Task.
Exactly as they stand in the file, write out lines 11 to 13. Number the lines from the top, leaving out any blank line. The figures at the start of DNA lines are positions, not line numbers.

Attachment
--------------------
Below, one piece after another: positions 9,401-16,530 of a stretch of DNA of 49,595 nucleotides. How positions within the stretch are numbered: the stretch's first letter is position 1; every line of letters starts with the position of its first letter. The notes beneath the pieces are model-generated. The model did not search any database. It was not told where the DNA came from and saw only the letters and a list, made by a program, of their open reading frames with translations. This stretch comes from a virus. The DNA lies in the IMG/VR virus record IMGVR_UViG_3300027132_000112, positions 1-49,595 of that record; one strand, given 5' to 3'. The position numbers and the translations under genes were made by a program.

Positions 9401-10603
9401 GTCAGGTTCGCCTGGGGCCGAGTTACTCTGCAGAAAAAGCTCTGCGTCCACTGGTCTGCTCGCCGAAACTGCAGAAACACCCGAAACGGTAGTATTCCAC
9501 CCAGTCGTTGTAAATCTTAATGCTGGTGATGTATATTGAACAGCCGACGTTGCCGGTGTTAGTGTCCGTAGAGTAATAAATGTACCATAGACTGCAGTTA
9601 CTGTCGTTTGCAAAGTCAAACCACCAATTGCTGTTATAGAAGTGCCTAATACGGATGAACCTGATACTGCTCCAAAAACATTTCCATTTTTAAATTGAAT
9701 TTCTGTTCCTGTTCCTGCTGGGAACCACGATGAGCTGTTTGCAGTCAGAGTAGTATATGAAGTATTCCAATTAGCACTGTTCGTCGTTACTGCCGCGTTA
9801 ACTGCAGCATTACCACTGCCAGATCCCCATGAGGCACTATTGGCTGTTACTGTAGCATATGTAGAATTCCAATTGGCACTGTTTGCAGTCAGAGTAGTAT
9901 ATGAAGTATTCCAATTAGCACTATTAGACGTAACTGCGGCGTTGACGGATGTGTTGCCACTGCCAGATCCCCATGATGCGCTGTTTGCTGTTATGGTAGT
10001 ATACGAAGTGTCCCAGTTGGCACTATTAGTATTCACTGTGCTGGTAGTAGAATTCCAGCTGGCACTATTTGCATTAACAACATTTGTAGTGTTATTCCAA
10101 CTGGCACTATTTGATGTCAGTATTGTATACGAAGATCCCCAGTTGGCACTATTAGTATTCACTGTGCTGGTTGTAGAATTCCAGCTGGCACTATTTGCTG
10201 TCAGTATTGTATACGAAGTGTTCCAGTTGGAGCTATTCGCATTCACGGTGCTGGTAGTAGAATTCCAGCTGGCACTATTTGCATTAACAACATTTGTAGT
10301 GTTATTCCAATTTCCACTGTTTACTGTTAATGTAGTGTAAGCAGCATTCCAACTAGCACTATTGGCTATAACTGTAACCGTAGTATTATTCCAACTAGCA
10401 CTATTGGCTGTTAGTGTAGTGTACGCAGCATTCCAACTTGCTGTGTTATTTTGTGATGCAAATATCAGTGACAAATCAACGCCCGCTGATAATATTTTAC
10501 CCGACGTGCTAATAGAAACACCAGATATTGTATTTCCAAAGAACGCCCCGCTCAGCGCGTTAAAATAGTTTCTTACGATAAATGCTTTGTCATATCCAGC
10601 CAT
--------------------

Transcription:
10201 TCAGTATTGTATACGAAGTGTTCCAGTTGGAGCTATTCGCATTCACGGTGCTGGTAGTAGAATTCCAGCTGGCACTATTTGCATTAACAACATTTGTAGT
10301 GTTATTCCAATTTCCACTGTTTACTGTTAATGTAGTGTAAGCAGCATTCCAACTAGCACTATTGGCTATAACTGTAACCGTAGTATTATTCCAACTAGCA
10401 CTATTGGCTGTTAGTGTAGTGTACGCAGCATTCCAACTTGCTGTGTTATTTTGTGATGCAAATATCAGTGACAAATCAACGCCCGCTGATAATATTTTAC